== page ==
If Socrates is probably a man, he’s probably mortal.
How do you extend classical logic to reason with uncertain propositions, such as the statement above? Suppose we agree to represent degrees of plausibility with real numbers, larger numbers indicating greater plausibility. If we also agree to a few axioms to quantify what we mean by consistency and common sense, there is a unique system that satisfies the axioms. The derivation is tedious and not well suited to a blog posting, so I’ll cut to the chase: given certain axioms, the inevitable system for plausible reasoning is probability theory.
There are two important implications of this result. First, it is possible to develop probability theory with no reference to sets. This renders much of the controversy about the interpretation of probability moot. Instead of arguing about what a probability can and cannot represent, one could concede the point. “We won’t use probabilities to represent uncertain information. We’ll use ‘plausibilities’ instead, derived from rules of common sense reasoning. And by the way, the resulting theory is identical to probability theory.”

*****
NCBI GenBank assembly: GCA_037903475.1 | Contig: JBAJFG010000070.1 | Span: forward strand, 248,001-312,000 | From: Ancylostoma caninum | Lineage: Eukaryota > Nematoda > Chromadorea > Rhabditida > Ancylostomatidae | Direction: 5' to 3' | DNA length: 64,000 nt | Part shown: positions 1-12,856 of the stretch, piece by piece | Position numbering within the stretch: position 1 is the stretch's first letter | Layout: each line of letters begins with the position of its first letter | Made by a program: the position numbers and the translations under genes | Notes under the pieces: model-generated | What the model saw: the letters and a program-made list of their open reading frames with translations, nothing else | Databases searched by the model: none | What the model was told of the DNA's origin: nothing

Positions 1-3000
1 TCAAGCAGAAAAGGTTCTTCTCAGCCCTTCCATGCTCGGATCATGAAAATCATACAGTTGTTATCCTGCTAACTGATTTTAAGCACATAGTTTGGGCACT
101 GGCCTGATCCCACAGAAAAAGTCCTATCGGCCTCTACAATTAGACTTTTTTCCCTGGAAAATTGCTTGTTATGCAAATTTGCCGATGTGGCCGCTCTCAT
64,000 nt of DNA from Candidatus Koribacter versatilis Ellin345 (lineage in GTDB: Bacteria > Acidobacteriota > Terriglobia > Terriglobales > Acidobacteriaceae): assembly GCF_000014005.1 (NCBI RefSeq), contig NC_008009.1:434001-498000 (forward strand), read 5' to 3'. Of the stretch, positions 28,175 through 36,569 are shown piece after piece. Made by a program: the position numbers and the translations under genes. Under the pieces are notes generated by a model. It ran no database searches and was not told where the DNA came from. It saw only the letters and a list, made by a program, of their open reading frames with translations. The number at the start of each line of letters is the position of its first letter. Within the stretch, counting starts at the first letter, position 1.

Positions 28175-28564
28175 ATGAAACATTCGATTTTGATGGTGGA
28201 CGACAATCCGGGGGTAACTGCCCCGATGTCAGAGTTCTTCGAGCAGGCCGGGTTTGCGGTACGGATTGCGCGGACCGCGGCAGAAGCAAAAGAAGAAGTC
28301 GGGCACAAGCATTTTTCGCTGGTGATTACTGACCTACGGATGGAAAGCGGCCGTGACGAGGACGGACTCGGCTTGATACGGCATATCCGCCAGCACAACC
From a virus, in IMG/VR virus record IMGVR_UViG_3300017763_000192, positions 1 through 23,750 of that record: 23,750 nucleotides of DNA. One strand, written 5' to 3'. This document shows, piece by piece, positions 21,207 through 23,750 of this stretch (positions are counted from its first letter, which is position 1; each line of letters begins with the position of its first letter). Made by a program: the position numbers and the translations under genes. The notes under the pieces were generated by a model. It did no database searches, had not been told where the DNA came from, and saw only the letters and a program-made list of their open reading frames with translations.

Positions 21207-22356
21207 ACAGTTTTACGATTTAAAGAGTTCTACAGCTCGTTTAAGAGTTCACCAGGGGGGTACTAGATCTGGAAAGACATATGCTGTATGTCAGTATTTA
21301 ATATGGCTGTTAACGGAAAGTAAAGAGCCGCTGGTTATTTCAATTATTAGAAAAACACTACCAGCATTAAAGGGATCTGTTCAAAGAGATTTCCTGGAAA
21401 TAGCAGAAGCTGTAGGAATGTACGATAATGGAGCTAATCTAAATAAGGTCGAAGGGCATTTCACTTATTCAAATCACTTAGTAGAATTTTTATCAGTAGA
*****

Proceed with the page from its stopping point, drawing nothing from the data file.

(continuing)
The other important implication is that all other systems of plausible reasoning — fuzzy logic, neural networks, artificial intelligence, etc. — must either lead to the same conclusions as probability theory, or violate one of the axioms used to derive probability theory.
See the first two chapters of Probability Theory by E. T. Jaynes (ISBN 0521592712) for a full development. It’s interesting to note that the seminal paper in this area came out over 60 years ago. (Richard Cox, “Probability, frequency, and reasonable expectation”, 1946.)